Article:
In the third act of The Crucible, what does Marry Warren insist the girls do?
Mary Warren admits to John and Elizabeth Proctor that the girls are faking their visions of spirits. When Elizabeth is accused of witchcraft, John Proctor insists that Mary Warren tell the truth in front of Danforth and the court.
Mary Warren agrees to do this and is brought to the court. When she confesses to her own part in earlier faking her visions and being carried away in the heat of the moment, Marry Warren pleads with Abigail and the other girls to admit the truth also and confess.
Mary openly admits that the behavior of all the girls is mere pretense.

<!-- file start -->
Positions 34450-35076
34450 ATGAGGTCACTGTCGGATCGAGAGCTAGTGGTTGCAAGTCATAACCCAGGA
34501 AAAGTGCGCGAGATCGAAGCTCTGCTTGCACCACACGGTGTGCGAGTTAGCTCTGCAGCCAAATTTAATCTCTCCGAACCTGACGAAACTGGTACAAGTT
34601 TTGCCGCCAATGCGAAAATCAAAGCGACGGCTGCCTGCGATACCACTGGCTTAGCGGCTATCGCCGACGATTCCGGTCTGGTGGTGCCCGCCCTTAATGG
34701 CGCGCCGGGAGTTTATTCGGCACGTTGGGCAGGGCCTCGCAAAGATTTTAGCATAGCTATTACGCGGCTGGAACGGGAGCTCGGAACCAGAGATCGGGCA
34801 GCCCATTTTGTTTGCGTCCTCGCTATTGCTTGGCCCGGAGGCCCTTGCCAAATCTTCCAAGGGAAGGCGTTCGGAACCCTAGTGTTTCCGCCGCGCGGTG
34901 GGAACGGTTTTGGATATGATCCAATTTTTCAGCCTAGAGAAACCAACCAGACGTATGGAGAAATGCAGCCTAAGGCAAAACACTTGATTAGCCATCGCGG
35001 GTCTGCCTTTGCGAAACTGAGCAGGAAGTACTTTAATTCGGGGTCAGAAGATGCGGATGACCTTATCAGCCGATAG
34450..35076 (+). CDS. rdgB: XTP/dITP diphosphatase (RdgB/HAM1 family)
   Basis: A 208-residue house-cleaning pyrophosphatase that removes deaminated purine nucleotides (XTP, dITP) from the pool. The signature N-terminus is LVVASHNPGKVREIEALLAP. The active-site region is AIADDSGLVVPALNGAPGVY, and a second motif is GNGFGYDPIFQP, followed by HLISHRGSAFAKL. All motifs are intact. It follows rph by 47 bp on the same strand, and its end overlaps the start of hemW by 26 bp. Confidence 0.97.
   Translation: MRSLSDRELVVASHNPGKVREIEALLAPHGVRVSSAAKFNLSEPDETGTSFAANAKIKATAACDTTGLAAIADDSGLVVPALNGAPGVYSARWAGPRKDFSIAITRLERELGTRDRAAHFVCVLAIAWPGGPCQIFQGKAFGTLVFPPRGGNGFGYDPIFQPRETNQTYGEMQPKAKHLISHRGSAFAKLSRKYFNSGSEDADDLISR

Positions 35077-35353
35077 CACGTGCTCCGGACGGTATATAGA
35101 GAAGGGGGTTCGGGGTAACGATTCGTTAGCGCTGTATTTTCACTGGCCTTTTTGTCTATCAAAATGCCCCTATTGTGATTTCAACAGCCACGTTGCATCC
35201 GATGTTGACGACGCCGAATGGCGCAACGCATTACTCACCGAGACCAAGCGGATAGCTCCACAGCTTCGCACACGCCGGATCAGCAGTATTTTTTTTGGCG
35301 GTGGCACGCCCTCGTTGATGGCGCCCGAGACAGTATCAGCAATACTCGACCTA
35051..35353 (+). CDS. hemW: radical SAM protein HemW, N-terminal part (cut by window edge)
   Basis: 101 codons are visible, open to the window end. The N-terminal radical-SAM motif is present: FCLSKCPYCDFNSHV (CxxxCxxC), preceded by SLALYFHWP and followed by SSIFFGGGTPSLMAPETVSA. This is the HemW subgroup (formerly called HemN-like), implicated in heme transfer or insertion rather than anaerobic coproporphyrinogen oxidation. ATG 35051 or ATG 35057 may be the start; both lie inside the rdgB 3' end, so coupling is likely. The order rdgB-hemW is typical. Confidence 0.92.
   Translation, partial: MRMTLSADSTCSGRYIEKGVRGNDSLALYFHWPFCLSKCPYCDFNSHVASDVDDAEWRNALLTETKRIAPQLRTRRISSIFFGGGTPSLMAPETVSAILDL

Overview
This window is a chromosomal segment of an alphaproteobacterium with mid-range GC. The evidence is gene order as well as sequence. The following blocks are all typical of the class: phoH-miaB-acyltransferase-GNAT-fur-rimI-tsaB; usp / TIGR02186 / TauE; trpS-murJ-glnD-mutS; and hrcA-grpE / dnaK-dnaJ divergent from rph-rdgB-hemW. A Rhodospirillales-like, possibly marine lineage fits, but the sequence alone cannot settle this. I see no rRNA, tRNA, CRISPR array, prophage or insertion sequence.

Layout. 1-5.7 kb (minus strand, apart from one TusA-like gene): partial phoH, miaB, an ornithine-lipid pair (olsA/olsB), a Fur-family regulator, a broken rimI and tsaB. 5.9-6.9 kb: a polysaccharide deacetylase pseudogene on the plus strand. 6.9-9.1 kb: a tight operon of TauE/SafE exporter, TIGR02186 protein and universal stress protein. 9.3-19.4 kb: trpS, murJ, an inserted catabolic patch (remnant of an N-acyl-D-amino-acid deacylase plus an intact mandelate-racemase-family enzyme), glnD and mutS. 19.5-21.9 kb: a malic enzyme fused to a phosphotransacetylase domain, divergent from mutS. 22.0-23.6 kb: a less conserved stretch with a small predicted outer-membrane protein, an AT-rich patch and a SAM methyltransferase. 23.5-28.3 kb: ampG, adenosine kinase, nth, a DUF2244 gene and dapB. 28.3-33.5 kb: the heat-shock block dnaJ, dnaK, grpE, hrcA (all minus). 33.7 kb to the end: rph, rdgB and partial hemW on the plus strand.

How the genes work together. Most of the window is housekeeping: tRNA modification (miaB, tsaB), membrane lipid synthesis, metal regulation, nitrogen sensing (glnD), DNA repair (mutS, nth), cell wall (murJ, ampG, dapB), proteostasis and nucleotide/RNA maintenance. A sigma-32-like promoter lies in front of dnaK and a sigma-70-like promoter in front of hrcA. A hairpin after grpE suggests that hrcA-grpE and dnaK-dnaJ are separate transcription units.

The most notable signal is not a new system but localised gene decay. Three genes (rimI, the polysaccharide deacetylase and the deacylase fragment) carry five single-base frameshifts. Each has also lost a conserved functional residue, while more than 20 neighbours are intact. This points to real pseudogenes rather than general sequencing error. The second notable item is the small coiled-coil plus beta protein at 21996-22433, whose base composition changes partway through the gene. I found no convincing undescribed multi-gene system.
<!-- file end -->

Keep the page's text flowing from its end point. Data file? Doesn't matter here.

Abigail responds quickly to Mary Warren's accusations. Abigail has far too much to lose in a potential admission to fraud and false accusation. People have been sentenced to death and have already died as a result of the trials.
Abigail, with her friends, denies lying and acts as if she is being bewitched by Mary.
Mary Warren succumbs to Abigail's pressure and tactics and turns against John Proctor, paving the way for his arrest.
Though Mary Warren could see what the moral choice was and could see that it was up to her to save Elizabeth Proctor from a death sentence based on a false charge, she was not strong enough to stand up to social pressure. She chose to save herself instead of Elizabeth.
She wants the girls to tell the truth.